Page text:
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‘Tis the season of popping the question, so get ready for your social media feeds to be filled with the not-so-surprising Christmas and New Year’s Eve proposal pictures. Of course, proposals are usually something to celebrate alongside loved ones, so it certainly makes sense that the holidays lend to that convenience. But please spare the internet of the mistletoe-stocking-stuffer-ring-hidden-in-the-gingerbread-house-Santa-Claus proposal pictures. They’re not that interesting.
People are naturally using social media way more often during the holiday season. Not only are we off of our normal work hours, but we want to share what we’re doing with families and friends. Unfortunately, unless intensely curated (read: avoided entirely), there’s no way to escape the inevitable cascade of Christmas and New Year’s Eve proposal pictures. There’s nothing quite like promoted social media happiness, am I right?
Look, everyone’s Instagram feed is already going to be filled with festive perfect-looking backdrops of parties, bright lights, family gatherings, and goofy matching pajama pictures. Do we really need to add proposals on top of what already is a super sweet and cheesy time of the year anyway? Maybe you disagree, but I just don’t find it all that interesting when people leverage Santa Claus for what should be a personal and intimate moment between two adults.
Between all of the sugar, alcohol, and cozy fires, the holidays are sappy enough on their own. Proposing during this time of year is just like putting cotton candy on top of an already-stacked ice cream sundae. Popping the question on significant calendar days (Christmas, New Year’s Eve, a birthday, etc) just makes me think that either you or your partner need something extra magical to make the moment “Instagrammable enough.” Unfortunately, I guess sentiment goes out the door when social media is involved. It’s no longer about the moment. It’s about the moment AFTER the moment where we get to share what happened to us with the masses. Sure, most people are going to see the photo and not the event itself — but doesn’t it all just kind of cheapen the actual beauty of a proposal? Cue a big ole eye roll from me.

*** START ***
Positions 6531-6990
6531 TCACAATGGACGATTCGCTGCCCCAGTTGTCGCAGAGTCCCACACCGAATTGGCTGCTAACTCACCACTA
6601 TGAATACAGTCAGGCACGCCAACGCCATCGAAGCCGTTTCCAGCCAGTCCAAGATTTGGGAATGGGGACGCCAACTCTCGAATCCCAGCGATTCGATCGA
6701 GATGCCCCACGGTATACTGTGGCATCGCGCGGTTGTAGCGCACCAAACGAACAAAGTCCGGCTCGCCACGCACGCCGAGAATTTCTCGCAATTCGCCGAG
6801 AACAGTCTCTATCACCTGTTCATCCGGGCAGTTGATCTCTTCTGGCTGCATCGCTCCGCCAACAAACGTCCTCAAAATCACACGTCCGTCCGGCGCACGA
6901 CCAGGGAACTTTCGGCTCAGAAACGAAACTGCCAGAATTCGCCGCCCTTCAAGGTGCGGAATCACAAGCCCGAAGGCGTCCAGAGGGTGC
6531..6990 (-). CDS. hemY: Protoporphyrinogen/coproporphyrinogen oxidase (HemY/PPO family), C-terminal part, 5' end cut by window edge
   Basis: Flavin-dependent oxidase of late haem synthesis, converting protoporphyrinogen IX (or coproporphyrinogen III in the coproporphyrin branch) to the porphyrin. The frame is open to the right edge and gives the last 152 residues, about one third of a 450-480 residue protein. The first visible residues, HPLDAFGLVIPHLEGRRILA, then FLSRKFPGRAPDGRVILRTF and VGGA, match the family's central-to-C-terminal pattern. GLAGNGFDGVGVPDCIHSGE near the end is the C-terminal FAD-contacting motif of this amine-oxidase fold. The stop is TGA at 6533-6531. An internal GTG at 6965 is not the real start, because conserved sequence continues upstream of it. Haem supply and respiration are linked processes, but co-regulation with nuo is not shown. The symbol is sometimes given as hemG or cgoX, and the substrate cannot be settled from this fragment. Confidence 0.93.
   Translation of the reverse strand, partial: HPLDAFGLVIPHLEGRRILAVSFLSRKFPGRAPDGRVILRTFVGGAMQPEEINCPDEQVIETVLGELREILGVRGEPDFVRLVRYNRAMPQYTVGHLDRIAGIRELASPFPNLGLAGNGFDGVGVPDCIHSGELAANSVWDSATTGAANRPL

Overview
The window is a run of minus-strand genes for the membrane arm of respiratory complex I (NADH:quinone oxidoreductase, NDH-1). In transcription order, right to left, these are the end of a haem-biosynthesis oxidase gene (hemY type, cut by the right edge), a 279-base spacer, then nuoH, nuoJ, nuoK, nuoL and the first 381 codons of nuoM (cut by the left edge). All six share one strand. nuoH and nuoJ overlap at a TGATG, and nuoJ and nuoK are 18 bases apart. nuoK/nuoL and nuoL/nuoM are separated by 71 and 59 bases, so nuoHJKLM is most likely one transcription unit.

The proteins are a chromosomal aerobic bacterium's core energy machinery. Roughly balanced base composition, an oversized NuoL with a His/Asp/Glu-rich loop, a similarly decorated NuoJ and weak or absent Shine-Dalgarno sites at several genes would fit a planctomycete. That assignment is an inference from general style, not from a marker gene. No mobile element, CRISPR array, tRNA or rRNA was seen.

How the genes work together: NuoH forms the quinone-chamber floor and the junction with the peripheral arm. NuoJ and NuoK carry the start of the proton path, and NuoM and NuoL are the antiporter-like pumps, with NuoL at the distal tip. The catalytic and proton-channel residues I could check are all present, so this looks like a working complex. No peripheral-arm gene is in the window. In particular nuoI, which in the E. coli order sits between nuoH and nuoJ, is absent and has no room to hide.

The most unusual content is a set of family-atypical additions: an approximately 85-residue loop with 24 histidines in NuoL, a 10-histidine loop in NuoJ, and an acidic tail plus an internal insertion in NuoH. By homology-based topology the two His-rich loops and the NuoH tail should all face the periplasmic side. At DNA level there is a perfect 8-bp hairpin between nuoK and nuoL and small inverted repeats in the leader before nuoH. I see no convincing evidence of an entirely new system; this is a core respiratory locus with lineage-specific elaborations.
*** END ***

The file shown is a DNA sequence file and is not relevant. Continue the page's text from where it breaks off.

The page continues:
Christmas proposals have the same aesthetic of sequin-gloved jazz hands: A little cringe-y, and definitely unnecessary 99% of the time. All judgments aside (which, let’s be honest, there are way too many to get into here), there’s always hopping love lasts… but if it doesn’t, that couple will forever have the holiday season scarred with a memory of “what once was.” Can you imagine having that to add that load to the already-difficult family dinners? “Hey, sorry Brian broke off the engagement… but can you pass the casserole this way?” Nobody needs that on top of a naturally emotionally charged time of year.
Here’s a piece of advice from a single gal with no proposal experience whatsoever (hence, take it or leave it — I really don’t care): save a proposal for an otherwise-normal day. There’s something kind of cool about making a random rainy Wednesday in April, or a chilly Friday night in October, a forever-day to remember. Let’s let the holidays have their separate magic. Unless that over-the-top, flash-mob, half-time court proposal shit is your thing. In that case, you do you. But the internet and I will be here to judge you. .